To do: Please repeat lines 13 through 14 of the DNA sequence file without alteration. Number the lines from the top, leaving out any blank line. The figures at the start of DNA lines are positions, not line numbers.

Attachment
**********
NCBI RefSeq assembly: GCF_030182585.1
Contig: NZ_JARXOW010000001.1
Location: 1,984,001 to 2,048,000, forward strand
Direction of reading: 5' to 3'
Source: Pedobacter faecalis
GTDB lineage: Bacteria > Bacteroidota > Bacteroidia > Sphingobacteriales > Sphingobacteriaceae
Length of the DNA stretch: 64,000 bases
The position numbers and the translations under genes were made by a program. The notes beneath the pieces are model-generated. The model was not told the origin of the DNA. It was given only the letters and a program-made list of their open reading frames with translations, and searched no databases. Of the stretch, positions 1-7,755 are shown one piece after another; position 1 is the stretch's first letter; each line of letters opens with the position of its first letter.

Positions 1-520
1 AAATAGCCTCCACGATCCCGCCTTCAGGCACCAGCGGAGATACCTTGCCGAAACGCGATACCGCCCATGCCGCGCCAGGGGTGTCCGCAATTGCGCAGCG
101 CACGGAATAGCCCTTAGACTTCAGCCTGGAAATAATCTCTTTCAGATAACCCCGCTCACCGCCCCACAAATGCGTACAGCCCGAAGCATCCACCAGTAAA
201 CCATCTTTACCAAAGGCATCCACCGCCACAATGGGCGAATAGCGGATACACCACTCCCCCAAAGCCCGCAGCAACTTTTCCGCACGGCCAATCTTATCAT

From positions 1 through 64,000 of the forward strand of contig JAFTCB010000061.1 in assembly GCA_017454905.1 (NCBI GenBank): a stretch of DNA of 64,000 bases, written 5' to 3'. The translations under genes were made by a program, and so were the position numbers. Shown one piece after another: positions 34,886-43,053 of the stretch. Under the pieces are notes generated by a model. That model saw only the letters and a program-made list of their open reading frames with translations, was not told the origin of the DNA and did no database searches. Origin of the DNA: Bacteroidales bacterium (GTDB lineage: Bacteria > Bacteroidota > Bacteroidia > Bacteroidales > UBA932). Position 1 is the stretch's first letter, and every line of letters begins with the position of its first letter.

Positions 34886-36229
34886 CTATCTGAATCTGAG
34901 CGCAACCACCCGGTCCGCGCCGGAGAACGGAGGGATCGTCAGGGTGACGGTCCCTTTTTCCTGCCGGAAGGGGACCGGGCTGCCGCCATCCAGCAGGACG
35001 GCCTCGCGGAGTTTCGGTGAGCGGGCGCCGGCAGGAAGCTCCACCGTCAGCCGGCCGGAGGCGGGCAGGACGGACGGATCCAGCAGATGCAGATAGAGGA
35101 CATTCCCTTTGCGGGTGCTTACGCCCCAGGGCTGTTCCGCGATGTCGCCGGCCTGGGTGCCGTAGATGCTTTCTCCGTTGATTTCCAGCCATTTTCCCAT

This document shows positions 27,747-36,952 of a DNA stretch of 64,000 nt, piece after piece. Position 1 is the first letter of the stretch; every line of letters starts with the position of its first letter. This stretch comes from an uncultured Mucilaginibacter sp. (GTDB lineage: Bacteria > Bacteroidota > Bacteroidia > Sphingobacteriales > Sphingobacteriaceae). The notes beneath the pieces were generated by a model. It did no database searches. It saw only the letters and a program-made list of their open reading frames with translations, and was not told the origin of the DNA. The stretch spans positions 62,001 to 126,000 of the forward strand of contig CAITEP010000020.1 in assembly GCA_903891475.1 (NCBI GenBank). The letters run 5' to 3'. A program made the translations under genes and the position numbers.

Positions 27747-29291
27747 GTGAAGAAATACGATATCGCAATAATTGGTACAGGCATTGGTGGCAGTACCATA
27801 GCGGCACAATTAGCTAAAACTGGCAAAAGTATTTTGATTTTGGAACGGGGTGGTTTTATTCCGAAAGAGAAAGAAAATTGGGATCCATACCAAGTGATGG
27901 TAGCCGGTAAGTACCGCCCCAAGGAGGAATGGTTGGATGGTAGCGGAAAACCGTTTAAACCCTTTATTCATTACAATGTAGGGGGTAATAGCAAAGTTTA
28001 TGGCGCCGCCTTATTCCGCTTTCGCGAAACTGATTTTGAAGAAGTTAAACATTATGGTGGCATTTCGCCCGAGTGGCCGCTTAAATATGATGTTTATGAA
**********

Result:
From positions 1 through 64,000 of the forward strand of contig JAFTCB010000061.1 in assembly GCA_017454905.1 (NCBI GenBank): a stretch of DNA of 64,000 bases, written 5' to 3'. The translations under genes were made by a program, and so were the position numbers. Shown one piece after another: positions 34,886-43,053 of the stretch. Under the pieces are notes generated by a model. That model saw only the letters and a program-made list of their open reading frames with translations, was not told the origin of the DNA and did no database searches. Origin of the DNA: Bacteroidales bacterium (GTDB lineage: Bacteria > Bacteroidota > Bacteroidia > Bacteroidales > UBA932). Position 1 is the stretch's first letter, and every line of letters begins with the position of its first letter.

Positions 34886-36229